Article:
From: Flavelle Ballem [flavelle@rogers.com]
Sent: 2001 December 26 4:38 AM
To: 'Aird Flavelle'
Subject: Holwood House
The attached was contributed by William Wallace Barrett in December 2001. I have copy edited the document and added a couple of notes at the bottom of the article (FB).

Holwood (now Flavelle House)

78 Queens Park Crescent, Toronto

 

by

 

William Wallace Barrett

 

Built in 1901 from the plans of Darling and Pearson, architects, on land leased from the University of Toronto, this imposing brick building was the home of Sir Joseph and Lady Flavelle until their deaths, Lady Flavelle in 1932 and Sir Joseph in 1939.

 

In a sense the size of the building was very much out of character as Sir Joseph shunned anything pretentious. Perhaps he did not understand the scale in the architect s blueprints. The building is very large and its location dominates that part of Queen s Park Crescent just north of Queen s Park.

 

The building site was never owned by the Flavelles but leased from the University on a 99 year lease. For an individual to have a private home on Queens Park Crescent on University land was unusual and then to have it leased was also unusual but Sir Joseph played such a large part in bringing the various colleges to that area and was so generous in the financial support of the University that such an arrangement was understandable. This arrangement was that the land and buildings were to be used as a residence for the Flavelles and their descendants and the premises were to be returned to the University at the end of the 99 years. As it turned out, none of the children of the Flavelles wanted to live in the home after the surviving Flavelle had died so the premises was returned to the University in 1940. As it also turned out the University was not please to have it back on its hands because of its costly upkeep and limited use.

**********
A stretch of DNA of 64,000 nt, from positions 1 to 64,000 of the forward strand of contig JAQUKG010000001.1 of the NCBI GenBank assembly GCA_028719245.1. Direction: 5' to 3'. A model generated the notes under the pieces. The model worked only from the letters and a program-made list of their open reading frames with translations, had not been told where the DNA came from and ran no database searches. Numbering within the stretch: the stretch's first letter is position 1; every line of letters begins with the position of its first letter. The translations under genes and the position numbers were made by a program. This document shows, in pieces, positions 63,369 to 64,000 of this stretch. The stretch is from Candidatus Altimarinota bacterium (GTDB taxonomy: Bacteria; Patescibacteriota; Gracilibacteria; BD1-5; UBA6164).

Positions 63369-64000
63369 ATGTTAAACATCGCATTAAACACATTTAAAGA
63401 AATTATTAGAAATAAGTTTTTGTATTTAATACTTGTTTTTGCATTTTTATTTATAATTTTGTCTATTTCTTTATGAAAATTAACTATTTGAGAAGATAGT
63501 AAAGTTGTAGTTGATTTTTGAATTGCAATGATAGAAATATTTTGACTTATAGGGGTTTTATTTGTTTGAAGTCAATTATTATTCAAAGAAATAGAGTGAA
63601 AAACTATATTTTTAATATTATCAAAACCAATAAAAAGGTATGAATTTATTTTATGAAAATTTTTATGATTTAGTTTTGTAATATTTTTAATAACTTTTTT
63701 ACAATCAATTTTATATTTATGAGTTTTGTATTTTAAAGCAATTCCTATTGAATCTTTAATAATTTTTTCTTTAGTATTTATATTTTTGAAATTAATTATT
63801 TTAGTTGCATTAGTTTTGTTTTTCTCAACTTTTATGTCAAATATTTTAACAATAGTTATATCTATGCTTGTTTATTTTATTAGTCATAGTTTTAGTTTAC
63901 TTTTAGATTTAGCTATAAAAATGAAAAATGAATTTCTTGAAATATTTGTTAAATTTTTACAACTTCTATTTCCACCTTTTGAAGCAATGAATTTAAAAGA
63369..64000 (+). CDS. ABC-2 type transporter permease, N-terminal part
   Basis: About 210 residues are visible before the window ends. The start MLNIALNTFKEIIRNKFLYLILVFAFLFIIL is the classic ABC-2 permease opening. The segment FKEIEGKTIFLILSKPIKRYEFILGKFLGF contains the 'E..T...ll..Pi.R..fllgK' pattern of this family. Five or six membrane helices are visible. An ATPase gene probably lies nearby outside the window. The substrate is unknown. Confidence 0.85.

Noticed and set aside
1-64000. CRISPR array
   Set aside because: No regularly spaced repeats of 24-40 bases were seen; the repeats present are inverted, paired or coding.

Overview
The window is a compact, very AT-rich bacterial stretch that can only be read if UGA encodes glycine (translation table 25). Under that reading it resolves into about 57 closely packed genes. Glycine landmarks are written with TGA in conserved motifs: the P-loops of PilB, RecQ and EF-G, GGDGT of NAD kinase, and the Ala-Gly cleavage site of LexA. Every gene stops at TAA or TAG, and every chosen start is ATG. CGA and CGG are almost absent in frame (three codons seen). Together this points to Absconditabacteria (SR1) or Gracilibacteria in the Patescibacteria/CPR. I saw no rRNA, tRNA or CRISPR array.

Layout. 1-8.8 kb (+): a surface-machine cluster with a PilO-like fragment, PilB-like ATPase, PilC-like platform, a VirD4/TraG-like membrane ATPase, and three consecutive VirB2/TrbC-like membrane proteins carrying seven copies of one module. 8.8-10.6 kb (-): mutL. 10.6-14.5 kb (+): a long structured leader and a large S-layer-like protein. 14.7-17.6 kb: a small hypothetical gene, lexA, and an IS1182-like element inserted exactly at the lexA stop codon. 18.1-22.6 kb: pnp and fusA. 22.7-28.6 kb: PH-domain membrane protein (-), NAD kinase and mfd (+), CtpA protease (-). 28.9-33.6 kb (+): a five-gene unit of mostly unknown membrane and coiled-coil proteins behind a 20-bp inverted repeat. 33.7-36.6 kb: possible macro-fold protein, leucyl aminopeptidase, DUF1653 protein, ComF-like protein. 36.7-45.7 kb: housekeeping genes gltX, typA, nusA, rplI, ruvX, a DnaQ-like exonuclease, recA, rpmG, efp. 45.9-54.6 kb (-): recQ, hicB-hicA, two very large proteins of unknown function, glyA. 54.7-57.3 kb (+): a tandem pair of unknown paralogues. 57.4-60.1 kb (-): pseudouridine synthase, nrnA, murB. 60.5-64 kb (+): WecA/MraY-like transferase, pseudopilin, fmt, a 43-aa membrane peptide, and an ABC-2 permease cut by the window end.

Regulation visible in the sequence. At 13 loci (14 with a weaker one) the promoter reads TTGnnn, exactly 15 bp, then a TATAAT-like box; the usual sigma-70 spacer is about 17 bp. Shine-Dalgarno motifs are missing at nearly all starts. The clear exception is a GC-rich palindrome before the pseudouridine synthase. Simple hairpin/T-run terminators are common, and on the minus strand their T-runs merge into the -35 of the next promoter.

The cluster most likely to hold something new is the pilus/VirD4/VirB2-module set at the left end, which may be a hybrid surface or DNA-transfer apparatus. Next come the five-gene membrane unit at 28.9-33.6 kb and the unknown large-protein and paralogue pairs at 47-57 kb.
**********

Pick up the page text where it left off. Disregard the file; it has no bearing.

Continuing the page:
That was until the University decided to start a law school. York University had already started a law school on it s campus and the pressure was on for the University of Toronto to do the same. The site of Holwood was a natural for the school s location. Additional buildings were added and the name of the residence was changed to Flavelle House. Rod Barrett was a student there.

 

The home had many happy memories for the grandchildren of Sir Joseph and Lady Flavelle, who regularly attended Sunday lunches, Christmas dinners and other special occasions there. In latter years the three children of the Flavelles entertained their friends at an annual Christmas cocktail party. This was the only time liquor was served on the premises.

 

Across from the house towards what is now the Edward Johnson Building was a large two story stable for the carriage horses, later used as a garage, with servants quarters upstairs. This building has been demolished.

 

The rooms on the main floor were large, of which the dining room, the living room and reception room have been restored to their original condition. The reception room still has the original oak table and the fireplace there still has the original inscription carved in the oak mantle. * There was also a conservatory with an adjoining sunroom, which was always filled with flowers when the owners were in residence. Extensive additions have been made to the residence to accommodate the law school requirements.

 

* The inscription is made up of three lines from a poem by Adam Lindsay Gordon as follows:-

 

Two things stand like stone,

kindness in another s trouble,

courage in your own.

 

Editor’s Notes (Flavelle Ballem, Dec-2001):

  1. Rod Barrett is Roderick Flavelle Barrett, born 1950. He is one of the author’s sons
  2. The inscription is also carved into the side of Sir Joseph’s tombstone at Mount Pleasant Cemetery in Toronto.